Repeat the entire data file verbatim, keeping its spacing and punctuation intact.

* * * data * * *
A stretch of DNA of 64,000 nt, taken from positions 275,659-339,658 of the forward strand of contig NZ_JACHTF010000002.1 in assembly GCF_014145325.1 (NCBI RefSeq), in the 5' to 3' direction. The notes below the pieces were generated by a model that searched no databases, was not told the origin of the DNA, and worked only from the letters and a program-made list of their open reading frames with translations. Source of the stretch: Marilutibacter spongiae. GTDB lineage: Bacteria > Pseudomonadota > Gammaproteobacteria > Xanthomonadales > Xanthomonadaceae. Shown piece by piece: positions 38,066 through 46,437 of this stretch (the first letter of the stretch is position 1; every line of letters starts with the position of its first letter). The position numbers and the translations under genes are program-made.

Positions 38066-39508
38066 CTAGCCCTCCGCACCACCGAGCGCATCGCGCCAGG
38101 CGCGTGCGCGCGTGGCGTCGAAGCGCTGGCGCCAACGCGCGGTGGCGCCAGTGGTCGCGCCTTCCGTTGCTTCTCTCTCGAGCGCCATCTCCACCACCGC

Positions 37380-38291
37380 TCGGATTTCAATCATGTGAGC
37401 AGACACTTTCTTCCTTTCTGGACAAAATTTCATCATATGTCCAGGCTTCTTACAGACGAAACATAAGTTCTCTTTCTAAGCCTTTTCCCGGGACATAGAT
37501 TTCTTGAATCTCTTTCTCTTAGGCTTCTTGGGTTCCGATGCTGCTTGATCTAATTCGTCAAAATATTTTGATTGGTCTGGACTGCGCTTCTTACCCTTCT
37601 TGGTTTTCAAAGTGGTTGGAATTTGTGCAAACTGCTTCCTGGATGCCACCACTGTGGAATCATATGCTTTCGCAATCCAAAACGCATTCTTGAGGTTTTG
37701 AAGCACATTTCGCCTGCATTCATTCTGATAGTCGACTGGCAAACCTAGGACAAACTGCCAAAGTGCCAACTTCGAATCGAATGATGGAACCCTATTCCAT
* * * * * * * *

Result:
A stretch of DNA of 64,000 nt, taken from positions 275,659-339,658 of the forward strand of contig NZ_JACHTF010000002.1 in assembly GCF_014145325.1 (NCBI RefSeq), in the 5' to 3' direction. The notes below the pieces were generated by a model that searched no databases, was not told the origin of the DNA, and worked only from the letters and a program-made list of their open reading frames with translations. Source of the stretch: Marilutibacter spongiae. GTDB lineage: Bacteria > Pseudomonadota > Gammaproteobacteria > Xanthomonadales > Xanthomonadaceae. Shown piece by piece: positions 38,066 through 46,437 of this stretch (the first letter of the stretch is position 1; every line of letters starts with the position of its first letter). The position numbers and the translations under genes are program-made.

Positions 38066-39508
38066 CTAGCCCTCCGCACCACCGAGCGCATCGCGCCAGG
38101 CGCGTGCGCGCGTGGCGTCGAAGCGCTGGCGCCAACGCGCGGTGGCGCCAGTGGTCGCGCCTTCCGTTGCTTCTCTCTCGAGCGCCATCTCCACCACCGC

Positions 37380-38291
37380 TCGGATTTCAATCATGTGAGC
37401 AGACACTTTCTTCCTTTCTGGACAAAATTTCATCATATGTCCAGGCTTCTTACAGACGAAACATAAGTTCTCTTTCTAAGCCTTTTCCCGGGACATAGAT
37501 TTCTTGAATCTCTTTCTCTTAGGCTTCTTGGGTTCCGATGCTGCTTGATCTAATTCGTCAAAATATTTTGATTGGTCTGGACTGCGCTTCTTACCCTTCT
37601 TGGTTTTCAAAGTGGTTGGAATTTGTGCAAACTGCTTCCTGGATGCCACCACTGTGGAATCATATGCTTTCGCAATCCAAAACGCATTCTTGAGGTTTTG
37701 AAGCACATTTCGCCTGCATTCATTCTGATAGTCGACTGGCAAACCTAGGACAAACTGCCAAAGTGCCAACTTCGAATCGAATGATGGAACCCTATTCCAT